For the PiS, the new law is a smart, if cynical, political move. The party’s leaders are well aware that when then-President Aleksander Kwaśniewski acknowledged in 2001 the truth about the Jedwabne massacre, the townspeople heckled him as a puppet of “international Jewry.” Focusing on the ways Poles were victimized by the Nazis – or, even better, responded to that victimization with heroism – has proved very effective electorally.

It has even worked on foreign politicians. US President Donald Trump’s speech last summer at the same monument where Brandt fell to his knees was well received by the Polish public precisely because he did not deviate from the PiS-endorsed narrative.

Of course, Poland is not the only country that has been tempted to edit history in ways that play down complicity in wartime crimes perpetrated against Jews and others. Other former communist countries in Eastern Europe – namely, Lithuania, Ukraine, and Hungary – have also come to favor a nationalist narrative of victimhood and resistance. Given that all were undeniably victims of both Nazi Germany and the Soviet Union, minimizing their role in the Holocaust hasn’t been all that difficult to achieve.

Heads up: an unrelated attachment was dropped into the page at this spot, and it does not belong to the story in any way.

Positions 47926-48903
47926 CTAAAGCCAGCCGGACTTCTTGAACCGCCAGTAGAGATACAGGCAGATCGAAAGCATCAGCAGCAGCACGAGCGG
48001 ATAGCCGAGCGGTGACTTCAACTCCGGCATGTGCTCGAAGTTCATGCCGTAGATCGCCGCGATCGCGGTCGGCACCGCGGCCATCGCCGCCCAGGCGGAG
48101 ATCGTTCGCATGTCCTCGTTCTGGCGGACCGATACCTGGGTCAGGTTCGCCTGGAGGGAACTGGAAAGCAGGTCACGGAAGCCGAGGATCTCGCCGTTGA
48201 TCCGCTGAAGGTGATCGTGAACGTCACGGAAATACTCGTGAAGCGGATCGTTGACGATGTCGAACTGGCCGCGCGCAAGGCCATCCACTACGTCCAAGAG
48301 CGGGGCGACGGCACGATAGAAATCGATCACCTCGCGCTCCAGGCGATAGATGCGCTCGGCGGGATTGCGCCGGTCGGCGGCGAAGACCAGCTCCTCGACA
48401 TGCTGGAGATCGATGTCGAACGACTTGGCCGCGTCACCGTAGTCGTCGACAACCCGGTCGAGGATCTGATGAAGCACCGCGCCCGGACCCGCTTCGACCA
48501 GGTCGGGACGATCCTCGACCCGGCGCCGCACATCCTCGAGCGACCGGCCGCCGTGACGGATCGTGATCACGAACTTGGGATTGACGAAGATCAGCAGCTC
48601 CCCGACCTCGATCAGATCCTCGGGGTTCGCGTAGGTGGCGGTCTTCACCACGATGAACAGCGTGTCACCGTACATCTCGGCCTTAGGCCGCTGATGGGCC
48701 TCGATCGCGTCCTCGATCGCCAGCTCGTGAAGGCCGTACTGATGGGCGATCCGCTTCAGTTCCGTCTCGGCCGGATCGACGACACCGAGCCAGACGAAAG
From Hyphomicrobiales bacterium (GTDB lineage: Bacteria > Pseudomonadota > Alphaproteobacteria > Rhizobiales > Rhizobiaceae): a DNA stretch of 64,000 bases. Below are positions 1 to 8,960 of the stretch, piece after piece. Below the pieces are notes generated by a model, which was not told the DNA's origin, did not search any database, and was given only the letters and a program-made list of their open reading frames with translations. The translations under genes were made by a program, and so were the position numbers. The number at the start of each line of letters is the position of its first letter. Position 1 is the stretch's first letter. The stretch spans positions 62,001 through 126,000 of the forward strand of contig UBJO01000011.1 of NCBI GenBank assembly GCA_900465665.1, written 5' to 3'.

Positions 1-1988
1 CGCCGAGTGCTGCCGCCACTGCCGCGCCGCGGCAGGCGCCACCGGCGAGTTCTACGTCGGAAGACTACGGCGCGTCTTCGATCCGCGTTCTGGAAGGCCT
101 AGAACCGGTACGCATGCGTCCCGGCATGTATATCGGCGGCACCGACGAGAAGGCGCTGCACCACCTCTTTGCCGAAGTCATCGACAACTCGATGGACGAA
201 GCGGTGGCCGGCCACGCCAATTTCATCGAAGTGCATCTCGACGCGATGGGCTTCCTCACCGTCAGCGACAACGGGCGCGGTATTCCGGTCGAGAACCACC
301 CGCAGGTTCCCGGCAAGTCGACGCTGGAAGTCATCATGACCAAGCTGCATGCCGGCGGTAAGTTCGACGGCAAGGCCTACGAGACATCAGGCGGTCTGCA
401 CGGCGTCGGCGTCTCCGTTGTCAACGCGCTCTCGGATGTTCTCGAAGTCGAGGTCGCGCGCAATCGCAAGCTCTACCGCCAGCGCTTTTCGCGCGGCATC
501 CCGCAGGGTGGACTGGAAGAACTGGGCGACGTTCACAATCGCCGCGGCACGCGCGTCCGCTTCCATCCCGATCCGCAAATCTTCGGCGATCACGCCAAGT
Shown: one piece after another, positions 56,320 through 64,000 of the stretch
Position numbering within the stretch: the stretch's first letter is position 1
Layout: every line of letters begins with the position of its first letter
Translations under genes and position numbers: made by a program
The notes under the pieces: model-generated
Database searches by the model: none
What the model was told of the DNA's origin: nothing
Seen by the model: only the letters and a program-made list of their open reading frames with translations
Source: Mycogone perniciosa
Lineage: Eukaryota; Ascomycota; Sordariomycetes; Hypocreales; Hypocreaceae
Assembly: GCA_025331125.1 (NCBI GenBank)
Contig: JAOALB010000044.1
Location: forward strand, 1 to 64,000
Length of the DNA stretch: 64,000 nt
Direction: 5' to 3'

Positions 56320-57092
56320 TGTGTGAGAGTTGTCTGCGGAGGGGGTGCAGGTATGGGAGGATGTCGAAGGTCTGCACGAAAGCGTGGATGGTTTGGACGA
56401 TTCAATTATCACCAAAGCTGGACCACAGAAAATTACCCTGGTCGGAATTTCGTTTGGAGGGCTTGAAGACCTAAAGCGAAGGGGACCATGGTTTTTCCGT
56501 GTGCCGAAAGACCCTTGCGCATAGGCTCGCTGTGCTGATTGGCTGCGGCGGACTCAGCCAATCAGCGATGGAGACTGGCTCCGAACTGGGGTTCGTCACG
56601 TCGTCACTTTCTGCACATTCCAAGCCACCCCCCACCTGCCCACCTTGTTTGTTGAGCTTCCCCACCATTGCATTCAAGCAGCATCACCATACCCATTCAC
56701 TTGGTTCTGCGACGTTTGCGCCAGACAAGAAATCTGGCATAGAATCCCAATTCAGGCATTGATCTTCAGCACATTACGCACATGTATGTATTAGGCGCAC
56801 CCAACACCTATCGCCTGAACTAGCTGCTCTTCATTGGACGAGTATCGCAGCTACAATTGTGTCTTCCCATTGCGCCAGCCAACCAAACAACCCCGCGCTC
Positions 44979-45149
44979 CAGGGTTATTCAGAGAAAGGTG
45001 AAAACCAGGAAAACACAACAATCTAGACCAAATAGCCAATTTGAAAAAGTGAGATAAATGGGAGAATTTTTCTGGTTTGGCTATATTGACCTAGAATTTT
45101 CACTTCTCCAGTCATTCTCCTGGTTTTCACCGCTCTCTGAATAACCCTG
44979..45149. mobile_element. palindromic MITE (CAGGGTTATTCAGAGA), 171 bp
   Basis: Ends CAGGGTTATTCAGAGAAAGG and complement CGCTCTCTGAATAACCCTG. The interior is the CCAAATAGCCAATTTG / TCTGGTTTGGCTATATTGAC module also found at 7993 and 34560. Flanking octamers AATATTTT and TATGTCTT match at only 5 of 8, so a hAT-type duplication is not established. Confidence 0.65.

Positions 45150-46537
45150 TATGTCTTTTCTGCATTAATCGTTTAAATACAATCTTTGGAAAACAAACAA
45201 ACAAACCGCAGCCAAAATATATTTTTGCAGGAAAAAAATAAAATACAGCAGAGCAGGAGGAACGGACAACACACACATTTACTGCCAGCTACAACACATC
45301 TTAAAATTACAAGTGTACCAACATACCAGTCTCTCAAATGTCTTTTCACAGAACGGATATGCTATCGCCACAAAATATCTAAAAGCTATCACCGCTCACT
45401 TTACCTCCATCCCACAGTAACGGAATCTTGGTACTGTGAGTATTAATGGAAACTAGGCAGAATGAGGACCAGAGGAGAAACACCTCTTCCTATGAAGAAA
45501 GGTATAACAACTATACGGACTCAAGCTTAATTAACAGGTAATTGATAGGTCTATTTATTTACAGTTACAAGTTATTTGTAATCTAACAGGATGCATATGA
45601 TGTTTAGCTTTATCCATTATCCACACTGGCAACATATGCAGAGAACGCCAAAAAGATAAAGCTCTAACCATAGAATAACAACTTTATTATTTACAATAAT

Even countries with much longer democratic traditions have struggled to come to terms with their histories of collaboration in the Holocaust. For years after the war ended, the Netherlands propagated a narrative in which the Dutch nation struggled heroically to save its Jews from the Nazi extermination machine. In fact, there was large-scale collaboration by the Dutch bureaucracy with the Nazis, and Dutch citizens played an instrumental role in deporting 80% of the country’s Jewish population to concentration camps.

As for France, it was only after the 1969 documentary “The Sorrow and the Pity” (which, tellingly, was barred from French television until 1981) that the national narrative of anti-Nazi resistance began to unravel, revealing truths about the country’s far-reaching complicity. Only 26 years later did a French president, Jacques Chirac, officially acknowledge the role French collaborators played in the deportation of 90,000 Jews to Nazi death camps.

The past is always vulnerable to political manipulation. And, indeed, the editing of history has been essential to national narratives almost everywhere. In the United States, history textbooks focus on the colonists’ heroic battle for independence in the Revolutionary War, not on the genocide carried out against their new country’s indigenous population.